Nurse who exposed conditions at Massachusetts nursing home dies from COVID-19

By Andrew Timon
18 April 2020

Maria Krier, the nurse who helped expose gross negligence in the coronavirus outbreak at the Life Care Center of Nashoba Valley (LCC-NV) nursing home in Littleton, Massachusetts, passed away April 10 from COVID-19, which she had contracted at the home. According to LCC-NV, Maria had become ill two weeks prior and tested positive for the coronavirus.

Krier’s death is but one tragic outcome of the appalling conditions faced by millions of residents and staff alike at nursing homes in New England and throughout the US. The New York Times has identified 2,500 senior and elder care locations with more than 21,000 residents and staff members who have contracted COVID-19. More than 3,800 have died. In Massachusetts, about half of the more than 1,400 deaths have been in nursing homes.

After the first case of infection at the LCC-NV nursing home was confirmed March 28, and the day after an LCC-NV resident was taken to a local hospital, Krier told a news outlet, “There is no initiative to protect the nurses and patients.” The LCC-NV had taken no preventative safety measures, save for issuing a no visitor policy in early March, either before the first positive test, when symptoms began, or subsequently.

Both patients and staff were kept in the dark as to the initial infections, allowing the virus to spread unabated. Krier raised the alarm, saying, “They discovered this particular woman had it, they never told anybody, like, we kept waiting for the bomb to drop, like, when are you going to tell us we’re exposed to it?”

It was not until after the Littleton Fire Department had responded to the facility an astounding 18 times, transporting 16 patients to the hospital within just the last five days of March alone, that the town of Littleton raised concerns over LCC and patients were tested. Littleton issued a statement April 2 confirming the planned mobilization of the Massachusetts National Guard (MNG) the following day to conduct testing at nursing facilities. After this unprecedented outbreak, the MNG only tested patients and not a single one of the 204 LCC-NV employees.

According to an LCC-NV “numbers update” released April 10, of the 109 residents at the center, 98 have been tested revealing 67 positive cases, not including the 10 residents who have already passed away from the virus, and 2 tests were still pending.

Out of 204 employees, 75 are out sick, with only 29 workers being tested, of which 14 tested positive, 9 negative, with 6 tests still pending. Seventeen employees who are presumed to be positive, showing COVID-19 symptoms, have not yet been tested.

The update states: “Due to ongoing limitations in availability of testing, we do not have a mechanism to request that all staff be tested. Tests are being handled by each individual employee in consultation with their doctor.” There is a seed of truth in this callous statement. Certainly, the criminal negligence of LCC-NV is not to be understated, but it also cannot be analyzed in a vacuum.

LCC-NV representatives apparently stonewalled public health officials beginning to identify close contacts with the person who tested positive. However, the MNG not testing employees—along with the difficulties health care, grocery, transit and other essential workers across the country with symptoms face receiving testing—exposes the criminal neglect of the entire ruling class and political apparatus that for decades, through bipartisan efforts, has decimated health care and other crucial social infrastructure and services.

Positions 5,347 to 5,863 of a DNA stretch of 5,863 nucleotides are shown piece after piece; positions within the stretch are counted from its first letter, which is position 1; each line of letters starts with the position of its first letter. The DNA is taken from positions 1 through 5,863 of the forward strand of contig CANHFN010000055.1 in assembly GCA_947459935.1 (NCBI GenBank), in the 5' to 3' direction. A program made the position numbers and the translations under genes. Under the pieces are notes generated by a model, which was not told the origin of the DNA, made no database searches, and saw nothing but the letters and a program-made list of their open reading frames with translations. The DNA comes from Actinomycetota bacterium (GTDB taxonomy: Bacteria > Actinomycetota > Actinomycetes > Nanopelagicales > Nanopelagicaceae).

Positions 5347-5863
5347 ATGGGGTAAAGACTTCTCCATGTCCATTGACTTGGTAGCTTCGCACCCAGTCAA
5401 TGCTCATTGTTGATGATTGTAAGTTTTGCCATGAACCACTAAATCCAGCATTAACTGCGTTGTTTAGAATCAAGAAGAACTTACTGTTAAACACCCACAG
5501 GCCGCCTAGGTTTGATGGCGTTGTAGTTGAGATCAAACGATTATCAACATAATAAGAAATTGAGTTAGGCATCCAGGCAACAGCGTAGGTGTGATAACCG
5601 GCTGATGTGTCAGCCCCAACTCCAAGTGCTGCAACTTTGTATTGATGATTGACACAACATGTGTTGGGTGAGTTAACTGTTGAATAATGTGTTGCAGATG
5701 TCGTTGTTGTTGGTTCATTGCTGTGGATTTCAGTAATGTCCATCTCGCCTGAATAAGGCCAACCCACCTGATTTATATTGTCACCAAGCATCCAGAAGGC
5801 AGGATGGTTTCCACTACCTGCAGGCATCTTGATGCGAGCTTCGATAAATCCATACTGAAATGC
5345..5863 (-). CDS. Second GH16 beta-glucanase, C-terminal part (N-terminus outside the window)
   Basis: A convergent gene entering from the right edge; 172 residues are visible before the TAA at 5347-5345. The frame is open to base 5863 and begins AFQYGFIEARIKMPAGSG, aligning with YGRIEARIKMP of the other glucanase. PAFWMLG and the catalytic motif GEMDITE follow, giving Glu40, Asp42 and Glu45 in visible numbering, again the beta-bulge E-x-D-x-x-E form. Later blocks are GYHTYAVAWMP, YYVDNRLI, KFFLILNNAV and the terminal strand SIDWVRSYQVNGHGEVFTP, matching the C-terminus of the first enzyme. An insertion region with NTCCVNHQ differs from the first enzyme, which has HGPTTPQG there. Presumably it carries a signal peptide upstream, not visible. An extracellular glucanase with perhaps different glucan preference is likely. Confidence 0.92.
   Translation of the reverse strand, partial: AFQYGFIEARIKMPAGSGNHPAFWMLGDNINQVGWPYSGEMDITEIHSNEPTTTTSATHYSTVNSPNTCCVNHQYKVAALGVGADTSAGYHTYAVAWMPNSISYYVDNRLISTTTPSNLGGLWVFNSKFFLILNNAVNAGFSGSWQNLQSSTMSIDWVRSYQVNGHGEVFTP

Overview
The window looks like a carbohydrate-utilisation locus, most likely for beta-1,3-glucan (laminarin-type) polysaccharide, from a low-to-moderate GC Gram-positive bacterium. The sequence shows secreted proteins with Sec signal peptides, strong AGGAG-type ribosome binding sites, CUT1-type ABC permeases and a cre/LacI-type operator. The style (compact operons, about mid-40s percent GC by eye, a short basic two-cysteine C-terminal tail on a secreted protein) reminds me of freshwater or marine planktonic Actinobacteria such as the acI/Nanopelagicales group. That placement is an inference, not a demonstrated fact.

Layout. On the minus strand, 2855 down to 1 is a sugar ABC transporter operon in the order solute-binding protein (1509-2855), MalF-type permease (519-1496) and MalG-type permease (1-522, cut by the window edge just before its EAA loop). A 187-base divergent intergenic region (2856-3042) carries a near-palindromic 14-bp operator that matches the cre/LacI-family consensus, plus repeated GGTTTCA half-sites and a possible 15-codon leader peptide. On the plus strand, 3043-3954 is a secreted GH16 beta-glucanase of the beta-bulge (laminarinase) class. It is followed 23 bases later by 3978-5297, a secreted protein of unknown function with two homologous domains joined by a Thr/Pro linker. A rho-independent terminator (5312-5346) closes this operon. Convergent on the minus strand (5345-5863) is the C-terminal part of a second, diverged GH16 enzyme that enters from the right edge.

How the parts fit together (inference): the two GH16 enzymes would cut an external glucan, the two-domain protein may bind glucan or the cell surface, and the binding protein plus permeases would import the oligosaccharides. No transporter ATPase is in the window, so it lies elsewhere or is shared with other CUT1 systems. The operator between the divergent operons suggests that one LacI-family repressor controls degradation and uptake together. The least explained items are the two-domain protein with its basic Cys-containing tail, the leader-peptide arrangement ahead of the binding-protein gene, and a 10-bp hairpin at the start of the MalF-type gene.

Billionaire Forrest L. Preston is the sole owner of Life Care Centers of America (LCCA), parent company of LCC-NV. LCCA owns over 200 nursing, Alzheimer’s and dementia care, inpatient and outpatient rehabilitation, and assisted and independent living facilities in 28 states, including the nursing home in Kirkland, Washington where at least 35 deaths from COVID-19 were linked in the early days of the outbreak.

Experience from the outbreak in Kirkland should have given impetus to significant changes in all LCCA facilities. But the LCCA’s history of subordinating the wellbeing of patients to profits extends back long before the pandemic.

In October of 2016, LCCA had to pay a $145 million government settlement, in connection with allegations from January 2006 to February 2013, for systematically prescribing unnecessary rehabilitation therapy to patients, as well as keeping them in facilities “longer than was necessary in order to continue billing for rehabilitation therapy, even after the treating therapists felt that therapy should be discontinued,” according to a press release from the US Department of Justice.

The settlement also resolved a separate lawsuit by the United States against Preston who, “as the sole shareholder of Life Care, was unjustly enriched by Life Care’s fraudulent scheme.” The tragic deaths of Maria Krier and residents of LCC-NV is just one of countless examples of workers speaking out on their unmet needs to safely carry out and fulfill their work for society, but resulting in needless deaths when their warnings were not heeded.

Boeing is one recent example of the criminalization of the corporate ruling elite in the drive for profits. Repeated warnings from engineers and pilots of the safety dangers of the new Boeing 737 Max 8 were ignored. Only after two planes crashed killing 346 people were the planes finally grounded.

With Preston’s current wealth of $1.7 billion, workers and residents at every LCCA facility whose payments and labor have enriched their sole owner should have ample access to PPEs and any other means necessary to keep employees and residents safe.

The impending catastrophe exposed by Maria Krier has played out at nursing homes across Massachusetts. Just some of these cases include:

 

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